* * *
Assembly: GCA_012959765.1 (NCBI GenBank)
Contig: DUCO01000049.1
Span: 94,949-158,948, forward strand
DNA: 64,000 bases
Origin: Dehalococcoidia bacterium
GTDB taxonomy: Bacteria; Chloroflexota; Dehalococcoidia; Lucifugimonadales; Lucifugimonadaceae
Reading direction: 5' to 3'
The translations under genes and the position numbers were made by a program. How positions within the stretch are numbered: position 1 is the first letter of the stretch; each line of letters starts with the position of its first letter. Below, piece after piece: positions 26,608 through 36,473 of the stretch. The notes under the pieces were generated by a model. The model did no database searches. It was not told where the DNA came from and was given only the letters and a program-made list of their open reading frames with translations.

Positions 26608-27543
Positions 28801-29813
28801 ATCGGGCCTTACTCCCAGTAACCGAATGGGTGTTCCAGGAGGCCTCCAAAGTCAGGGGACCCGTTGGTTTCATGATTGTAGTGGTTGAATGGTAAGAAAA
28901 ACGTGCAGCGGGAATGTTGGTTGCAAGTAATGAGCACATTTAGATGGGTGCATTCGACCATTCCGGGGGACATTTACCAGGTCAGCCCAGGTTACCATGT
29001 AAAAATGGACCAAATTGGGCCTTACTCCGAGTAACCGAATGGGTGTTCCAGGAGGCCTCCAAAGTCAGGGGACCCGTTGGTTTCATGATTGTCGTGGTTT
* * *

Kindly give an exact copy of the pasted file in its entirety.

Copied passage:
Assembly: GCA_012959765.1 (NCBI GenBank)
Contig: DUCO01000049.1
Span: 94,949-158,948, forward strand
DNA: 64,000 bases
Origin: Dehalococcoidia bacterium
GTDB taxonomy: Bacteria; Chloroflexota; Dehalococcoidia; Lucifugimonadales; Lucifugimonadaceae
Reading direction: 5' to 3'
The translations under genes and the position numbers were made by a program. How positions within the stretch are numbered: position 1 is the first letter of the stretch; each line of letters starts with the position of its first letter. Below, piece after piece: positions 26,608 through 36,473 of the stretch. The notes under the pieces were generated by a model. The model did no database searches. It was not told where the DNA came from and was given only the letters and a program-made list of their open reading frames with translations.

Positions 26608-27543
Positions 28801-29813
28801 ATCGGGCCTTACTCCCAGTAACCGAATGGGTGTTCCAGGAGGCCTCCAAAGTCAGGGGACCCGTTGGTTTCATGATTGTAGTGGTTGAATGGTAAGAAAA
28901 ACGTGCAGCGGGAATGTTGGTTGCAAGTAATGAGCACATTTAGATGGGTGCATTCGACCATTCCGGGGGACATTTACCAGGTCAGCCCAGGTTACCATGT
29001 AAAAATGGACCAAATTGGGCCTTACTCCGAGTAACCGAATGGGTGTTCCAGGAGGCCTCCAAAGTCAGGGGACCCGTTGGTTTCATGATTGTCGTGGTTT